We're on the verge of another National Novel Writing Month or NaNoWriMo. Every November, ambitious writers take on the challenge of producing 50,000 words in one month. That averages out to 1,667 words per day. And a lot of them actually do it.
Last year, I was one of the winners of the Writers of the Future contest. Winning such a prestigious contest should have been a spur to produce ever more writing. Instead, I ended up with what I later found out was a fairly common after effect of such good news, imposter syndrome. I couldn't believe that I had bested thousands of other unpublished writers and ended up blocked. I did almost no writing for four months. In October, I decided to sign myself up for NaNoWriMo just a way to force myself to start writing again. Taking an idea I'd come up with during a writing conference a year earlier, I started a new novel with only a vague notion of where it might be going. In 30 days writing I cranked out 42,000 words, finishing up part 1 of the novel.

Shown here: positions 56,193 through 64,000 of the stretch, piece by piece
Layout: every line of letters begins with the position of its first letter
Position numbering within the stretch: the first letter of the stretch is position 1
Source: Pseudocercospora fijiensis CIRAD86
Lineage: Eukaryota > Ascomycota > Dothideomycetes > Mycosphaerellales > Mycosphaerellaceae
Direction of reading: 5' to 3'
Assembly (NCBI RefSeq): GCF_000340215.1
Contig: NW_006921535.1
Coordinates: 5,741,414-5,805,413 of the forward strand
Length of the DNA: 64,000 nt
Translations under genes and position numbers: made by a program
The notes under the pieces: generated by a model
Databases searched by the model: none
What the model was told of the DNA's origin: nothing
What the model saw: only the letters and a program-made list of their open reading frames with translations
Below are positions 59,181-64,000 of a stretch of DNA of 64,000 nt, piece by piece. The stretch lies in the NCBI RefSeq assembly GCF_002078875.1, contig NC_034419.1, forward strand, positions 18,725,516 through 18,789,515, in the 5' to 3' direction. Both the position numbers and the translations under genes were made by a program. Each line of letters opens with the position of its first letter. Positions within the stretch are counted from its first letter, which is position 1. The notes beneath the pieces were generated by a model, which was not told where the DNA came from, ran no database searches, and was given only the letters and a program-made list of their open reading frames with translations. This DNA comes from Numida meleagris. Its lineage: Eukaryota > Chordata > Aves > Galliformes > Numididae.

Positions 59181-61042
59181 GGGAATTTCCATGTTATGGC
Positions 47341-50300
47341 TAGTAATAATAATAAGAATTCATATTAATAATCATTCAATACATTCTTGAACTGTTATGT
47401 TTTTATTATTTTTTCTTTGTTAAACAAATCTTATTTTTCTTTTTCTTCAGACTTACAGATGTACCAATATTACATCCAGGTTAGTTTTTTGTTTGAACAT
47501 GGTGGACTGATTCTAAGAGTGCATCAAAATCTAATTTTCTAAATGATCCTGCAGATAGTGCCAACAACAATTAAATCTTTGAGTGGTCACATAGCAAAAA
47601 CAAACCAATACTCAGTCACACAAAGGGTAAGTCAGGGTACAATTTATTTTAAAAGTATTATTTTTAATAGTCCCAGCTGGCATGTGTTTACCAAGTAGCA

The novel continues being written. It is now over 190,000 words and has been split into two books. This November I'll work on it again and hope to add another 50,000 words and maybe figure out where this story ends. Yes, a year later I'm still writing it seat-of-the-pants and the story continues to evolve.
NaNoWriMo is a good way to kickstart your novel. I highly recommend it. In addition to the personal incentive it gives, you can have writing buddies online and there are local NaNoWriMo support groups. The FaceBook page for our local group in tiny, rural Humboldt County has 101 subscribers, so writing your novel doesn't have to be a lonely pursuit.
Good luck to all who take the challenge. May you be a NaNoWriMo winner.